STRANGE BIRD Interview – 26-04-2021

1- How do you define yourself? How do you define your projects?

The works presented in the street are optical illusion composed of two techniques: stencils and sculpture.

Each work represents a character “stuck” within the city walls. He tries to get out of the walls in order to communicate with the passer-by. This character, borrowed from the colors of his prison (concrete grey), lives in a surrealist world. It can also be assertive but while remaining poetic.

2- How did you start working on street art?

I had felt the need to get back to graphic art for a long time. I started with several works at home but very quickly the need to invade the street came. My sensitivity directed me to the art of stenciling. But I was stuck, because I did not want to reproduce what was already being done in the street. But I wanted to play with the codes of urban art. So before going to the streets for the first time, I did a year-long trying to find my style, my colors, my techniques, … Then I went for it.

3- Where do you find the inspiration to create your projects? Are they modifiers of urban space?

Honestly, it might sound like a boat but I think inspiration is all around us. Sometimes it can be a wall that inspires me, a bird’s flight, a visual challenge, a technical challenge, a discussion, a meeting, a feeling, … In short: life.

My projects necessarily modify the urban space because there is a part of sculpture. But it is also important that they integrate fully into their environment.

4- What does Street Art represent for you in this constantly changing world?

For me, street art is a real air bubble, a door to the imagination, to reflection. It allows us to have a new look at the places in which we live. But also to ask different questions.

More intimately, it is a necessity for me. These characters that I create are linked to me. They need me to exist and I need them to live.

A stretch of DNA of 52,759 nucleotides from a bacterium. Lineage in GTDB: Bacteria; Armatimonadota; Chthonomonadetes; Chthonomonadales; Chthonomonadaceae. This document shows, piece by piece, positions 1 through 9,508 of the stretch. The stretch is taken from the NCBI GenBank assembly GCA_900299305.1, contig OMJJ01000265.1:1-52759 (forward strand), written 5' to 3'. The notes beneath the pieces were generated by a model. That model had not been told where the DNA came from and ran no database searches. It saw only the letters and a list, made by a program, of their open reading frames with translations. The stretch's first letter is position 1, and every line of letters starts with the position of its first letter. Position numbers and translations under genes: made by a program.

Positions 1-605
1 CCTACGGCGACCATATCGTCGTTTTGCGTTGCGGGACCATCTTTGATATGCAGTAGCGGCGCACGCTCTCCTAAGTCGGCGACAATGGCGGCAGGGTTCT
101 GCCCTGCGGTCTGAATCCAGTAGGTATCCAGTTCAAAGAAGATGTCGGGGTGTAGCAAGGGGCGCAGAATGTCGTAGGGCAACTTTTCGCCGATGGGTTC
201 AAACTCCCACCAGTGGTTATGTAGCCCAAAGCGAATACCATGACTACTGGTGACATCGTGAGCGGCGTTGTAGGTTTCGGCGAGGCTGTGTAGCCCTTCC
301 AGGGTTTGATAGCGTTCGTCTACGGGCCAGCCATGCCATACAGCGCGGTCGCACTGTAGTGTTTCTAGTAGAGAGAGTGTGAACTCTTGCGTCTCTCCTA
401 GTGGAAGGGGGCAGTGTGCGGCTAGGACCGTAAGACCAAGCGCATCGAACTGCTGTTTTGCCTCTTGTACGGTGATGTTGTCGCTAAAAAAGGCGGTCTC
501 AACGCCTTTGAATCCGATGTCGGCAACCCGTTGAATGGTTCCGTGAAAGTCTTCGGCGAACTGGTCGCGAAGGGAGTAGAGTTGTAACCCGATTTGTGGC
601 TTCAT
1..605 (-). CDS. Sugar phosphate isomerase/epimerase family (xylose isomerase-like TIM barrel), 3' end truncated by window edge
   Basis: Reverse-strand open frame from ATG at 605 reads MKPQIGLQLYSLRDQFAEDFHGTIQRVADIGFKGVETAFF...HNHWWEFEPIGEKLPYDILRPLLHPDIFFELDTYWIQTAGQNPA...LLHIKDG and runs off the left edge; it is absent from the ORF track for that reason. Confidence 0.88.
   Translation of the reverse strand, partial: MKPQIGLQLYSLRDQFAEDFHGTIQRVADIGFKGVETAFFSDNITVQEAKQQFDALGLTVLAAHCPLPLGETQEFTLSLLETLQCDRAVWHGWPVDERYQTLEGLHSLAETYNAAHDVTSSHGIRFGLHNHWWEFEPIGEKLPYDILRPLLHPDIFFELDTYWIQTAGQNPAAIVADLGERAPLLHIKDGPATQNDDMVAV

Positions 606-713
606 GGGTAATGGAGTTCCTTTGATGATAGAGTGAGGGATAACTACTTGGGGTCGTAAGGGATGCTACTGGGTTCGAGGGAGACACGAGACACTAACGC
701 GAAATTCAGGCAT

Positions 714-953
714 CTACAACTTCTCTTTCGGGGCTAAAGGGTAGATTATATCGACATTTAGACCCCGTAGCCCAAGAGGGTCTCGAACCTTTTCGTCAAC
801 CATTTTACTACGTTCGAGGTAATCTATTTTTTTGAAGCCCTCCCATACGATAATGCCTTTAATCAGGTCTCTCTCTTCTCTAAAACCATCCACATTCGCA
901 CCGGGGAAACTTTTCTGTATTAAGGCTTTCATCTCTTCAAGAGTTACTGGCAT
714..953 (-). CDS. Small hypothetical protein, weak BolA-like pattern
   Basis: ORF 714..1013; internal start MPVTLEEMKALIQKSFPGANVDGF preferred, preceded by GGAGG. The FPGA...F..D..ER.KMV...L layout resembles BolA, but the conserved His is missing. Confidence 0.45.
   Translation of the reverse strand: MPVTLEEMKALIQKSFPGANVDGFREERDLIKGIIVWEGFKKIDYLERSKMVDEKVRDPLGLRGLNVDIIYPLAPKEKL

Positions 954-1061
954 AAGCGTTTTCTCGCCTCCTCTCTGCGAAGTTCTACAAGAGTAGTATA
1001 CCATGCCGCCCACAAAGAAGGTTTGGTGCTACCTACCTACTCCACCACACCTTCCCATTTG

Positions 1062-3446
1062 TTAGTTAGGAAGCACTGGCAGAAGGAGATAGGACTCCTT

5- Do you think Street Art should be legal or should it continue to be a form of art pursued by the police? Have you ever had problems?

Haha that’s a really good question… I think we’ve struck a good balance between legal and illegal street art. Not everything can be legal and it is important that thanks to legal urban art the view of people on this art practice changes.

I had agents come in while I was setting up a job. I got off my ladder, they asked me if I was the author of the work. Then they asked me if I was the author of another work that I had placed a few months before. I confirmed that I was the author. They congratulated me, and then they left. It was pretty cool, it’s rare to see nice cops.

6- How long does it usually take to prepare each project?

So it depends on the projects. On average, I take two days to take the photos, cut out the stencils, and paint them. The sculpture usually takes one to two hours to complete, but the complete drying time lasts an average of one week. In the street, I do not take more than 10 min. But that changes depending on the projects. At the moment, I’ve been working on a project for 5 days.

 Interview conducted by Art Bill – journalist and owner of Street Art In Action.

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